Such an outlook was increasingly accompanied, over the course of his writing career, by a sharp understanding of social inequality and erasure as being caused by man-made power-systems, rather than natural inevitabilities. In one 2010 poem, the artist’s meditative vision turns outward to behold a global vista of corporate theft and murderous imperialism, headed by the USA. “The great Naomi Klein,” it reads,
[…] condemns, in The Shock Doctrine,
the Chicago Boys, the World Bank and the IMF,
the dirty tricks and genocidal mischief
inflicted upon the weak
who now fight back. (23)
Saluting Naomi Klein’s 2007 history (and moral indictment) of neoliberal economics, The Shock Doctrine, the poem directly associates the financial and political doctrines of “the Chicago Boys, the World Bank and the IMF” with crimes against humanity, while paying tribute to both the theory and praxis of resistance that such schemes inadvertently generate (typified by Klein herself, and by “the weak who now fight back”). This is diagnostic verse, analysing and condemning capitalism as a world system – a system founded upon what Mahon termed, in his resonantly named piece, “Trump Time”, “the bedlam of acquisitive force / That rules us, and would rule the universe” (2018a: 59). Is “it too late / to push for these demands / and pious hopes” of an alternative, he asked in the poem above, before summoning, by way of metaphorical response, a symbol mixing vulnerability and endurance: of “[a] hare in the corn / scared by the war machine”, which nevertheless “survives the roar // by lying low / in the heart-withering breeze” (23). For Mahon, it seems, where there was life, there was hope, however “heart-withering” the weather in which it sheltered. Vitally, in this case, the hare “survives”.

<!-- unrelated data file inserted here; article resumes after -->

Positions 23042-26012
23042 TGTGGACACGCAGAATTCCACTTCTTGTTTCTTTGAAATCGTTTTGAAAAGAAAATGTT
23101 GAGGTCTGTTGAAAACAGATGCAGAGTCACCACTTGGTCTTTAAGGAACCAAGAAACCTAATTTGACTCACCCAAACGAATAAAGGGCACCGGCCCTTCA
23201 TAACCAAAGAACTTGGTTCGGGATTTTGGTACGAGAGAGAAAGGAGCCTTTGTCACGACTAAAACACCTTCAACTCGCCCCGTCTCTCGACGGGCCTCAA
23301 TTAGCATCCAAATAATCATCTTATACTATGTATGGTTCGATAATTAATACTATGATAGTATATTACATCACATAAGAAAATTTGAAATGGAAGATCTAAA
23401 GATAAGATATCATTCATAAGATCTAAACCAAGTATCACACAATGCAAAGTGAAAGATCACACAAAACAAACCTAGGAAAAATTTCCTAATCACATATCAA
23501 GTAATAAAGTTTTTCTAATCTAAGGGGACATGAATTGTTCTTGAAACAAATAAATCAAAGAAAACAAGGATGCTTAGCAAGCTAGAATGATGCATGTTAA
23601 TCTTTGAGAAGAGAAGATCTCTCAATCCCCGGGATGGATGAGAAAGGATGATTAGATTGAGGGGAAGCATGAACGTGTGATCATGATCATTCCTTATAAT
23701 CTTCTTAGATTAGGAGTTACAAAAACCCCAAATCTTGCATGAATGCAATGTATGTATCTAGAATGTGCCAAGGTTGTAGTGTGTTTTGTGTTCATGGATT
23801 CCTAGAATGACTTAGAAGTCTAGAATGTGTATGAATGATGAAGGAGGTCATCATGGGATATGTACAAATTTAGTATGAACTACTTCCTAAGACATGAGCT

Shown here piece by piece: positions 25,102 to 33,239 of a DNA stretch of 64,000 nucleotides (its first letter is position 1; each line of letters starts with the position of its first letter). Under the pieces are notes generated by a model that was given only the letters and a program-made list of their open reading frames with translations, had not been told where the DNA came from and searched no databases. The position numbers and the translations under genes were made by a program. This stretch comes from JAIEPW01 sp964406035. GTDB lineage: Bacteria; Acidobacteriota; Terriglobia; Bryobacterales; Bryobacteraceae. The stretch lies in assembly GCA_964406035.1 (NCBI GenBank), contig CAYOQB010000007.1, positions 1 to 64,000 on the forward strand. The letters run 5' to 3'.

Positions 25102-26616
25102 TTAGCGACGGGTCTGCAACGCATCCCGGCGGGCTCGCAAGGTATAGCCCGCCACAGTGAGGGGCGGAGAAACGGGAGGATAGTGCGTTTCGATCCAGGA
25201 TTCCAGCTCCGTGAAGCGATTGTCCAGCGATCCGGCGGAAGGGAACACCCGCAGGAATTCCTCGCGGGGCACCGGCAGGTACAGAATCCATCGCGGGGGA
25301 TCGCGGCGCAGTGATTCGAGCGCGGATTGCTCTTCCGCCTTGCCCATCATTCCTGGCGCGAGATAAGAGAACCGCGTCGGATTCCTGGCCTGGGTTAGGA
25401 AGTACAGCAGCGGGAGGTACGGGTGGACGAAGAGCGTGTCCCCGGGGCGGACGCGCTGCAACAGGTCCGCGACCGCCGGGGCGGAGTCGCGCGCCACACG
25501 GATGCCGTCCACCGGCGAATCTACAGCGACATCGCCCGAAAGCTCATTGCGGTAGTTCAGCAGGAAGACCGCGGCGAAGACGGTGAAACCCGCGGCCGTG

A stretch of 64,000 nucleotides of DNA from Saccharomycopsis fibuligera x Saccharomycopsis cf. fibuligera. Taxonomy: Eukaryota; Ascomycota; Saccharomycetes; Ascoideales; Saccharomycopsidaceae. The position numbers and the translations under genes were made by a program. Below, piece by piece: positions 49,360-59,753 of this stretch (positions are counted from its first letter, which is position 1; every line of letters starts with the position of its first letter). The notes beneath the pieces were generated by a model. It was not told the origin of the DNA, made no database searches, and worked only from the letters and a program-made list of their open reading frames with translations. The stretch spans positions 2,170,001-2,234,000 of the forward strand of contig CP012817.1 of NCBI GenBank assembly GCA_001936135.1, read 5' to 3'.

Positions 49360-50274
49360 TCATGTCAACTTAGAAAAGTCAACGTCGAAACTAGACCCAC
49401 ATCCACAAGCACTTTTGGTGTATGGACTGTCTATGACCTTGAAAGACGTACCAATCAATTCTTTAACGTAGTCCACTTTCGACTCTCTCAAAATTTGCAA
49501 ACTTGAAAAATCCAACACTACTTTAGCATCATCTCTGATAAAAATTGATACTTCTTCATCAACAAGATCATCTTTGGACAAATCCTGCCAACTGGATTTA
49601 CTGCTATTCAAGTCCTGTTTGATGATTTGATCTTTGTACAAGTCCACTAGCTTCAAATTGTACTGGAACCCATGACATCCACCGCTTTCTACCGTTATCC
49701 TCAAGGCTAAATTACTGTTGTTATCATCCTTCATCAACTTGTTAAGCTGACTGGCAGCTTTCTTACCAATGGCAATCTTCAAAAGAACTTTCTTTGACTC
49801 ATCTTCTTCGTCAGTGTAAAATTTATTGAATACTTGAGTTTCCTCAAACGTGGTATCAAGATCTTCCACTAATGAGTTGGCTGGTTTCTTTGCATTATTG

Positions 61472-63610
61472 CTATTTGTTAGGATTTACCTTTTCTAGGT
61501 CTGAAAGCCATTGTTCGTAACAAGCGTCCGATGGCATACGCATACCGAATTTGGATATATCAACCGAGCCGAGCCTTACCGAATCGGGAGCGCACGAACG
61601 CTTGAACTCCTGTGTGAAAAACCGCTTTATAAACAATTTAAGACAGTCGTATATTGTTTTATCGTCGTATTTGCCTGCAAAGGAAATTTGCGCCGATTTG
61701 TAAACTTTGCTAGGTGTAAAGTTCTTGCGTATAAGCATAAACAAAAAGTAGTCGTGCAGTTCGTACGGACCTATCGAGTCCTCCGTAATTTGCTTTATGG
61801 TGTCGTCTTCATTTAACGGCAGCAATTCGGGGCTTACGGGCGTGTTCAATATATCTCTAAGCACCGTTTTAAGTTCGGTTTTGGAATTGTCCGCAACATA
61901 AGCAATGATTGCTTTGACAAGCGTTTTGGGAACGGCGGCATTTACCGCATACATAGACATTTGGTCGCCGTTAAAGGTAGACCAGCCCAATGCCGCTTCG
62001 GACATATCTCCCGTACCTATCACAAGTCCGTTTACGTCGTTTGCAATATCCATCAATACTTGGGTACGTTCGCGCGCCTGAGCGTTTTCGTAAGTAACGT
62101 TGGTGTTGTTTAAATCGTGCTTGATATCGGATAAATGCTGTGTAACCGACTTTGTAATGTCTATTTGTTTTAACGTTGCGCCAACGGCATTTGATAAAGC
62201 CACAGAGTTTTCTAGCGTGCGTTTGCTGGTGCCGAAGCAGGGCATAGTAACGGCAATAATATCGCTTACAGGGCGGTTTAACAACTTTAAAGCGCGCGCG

There is also a refreshing contemporaneity and openness to Mahon’s referential spectrum above. Quite self-consciously, the poet was taking his cues from a feminist critic of modern capitalism, herself writing of a number of (highly gendered) grassroots movements, primarily in the Global South. Feminist icon he was not, but Mahon’s work at the very least may be seen to point to an inter-sectional understanding of economic exploitation and inequality: as companion poems in the same volume, such as “Water”, arguably testify. In the latter,
… the woman at the dhobi ghat
flapping laundry by dawn light
knows more than most
of future, past,
the living and the dead. (73)
In point of knowledge and worldly insight, Mahon, the poet-analyst of social and environmental degradation, was deferring to a “woman at the dhobi ghat”, while recognising the facts of her experience, cleaning her clothes in a river rife “with twigs and leaves, dead cows / and recent contamination” (73). In the poem, however, life – and perhaps, also, poetry itself – is believed to begin anew “everywhere day breaks / on water and a washerwoman / sings to her own reflection” (73). The image is both mythic and observationally exact, conveying a sense of human dignity, as the woman combines labour (“flapping laundry”) and creativity (“singing”), despite the poverty and industrial contamination that defines her situation. This same current of excursive camaraderie and hoped-for understanding –illuminating a wider discourse of anti-capitalist appraisals– can be seen in a number Mahon’s later poems.
“O young inheritors, it’s time to fight”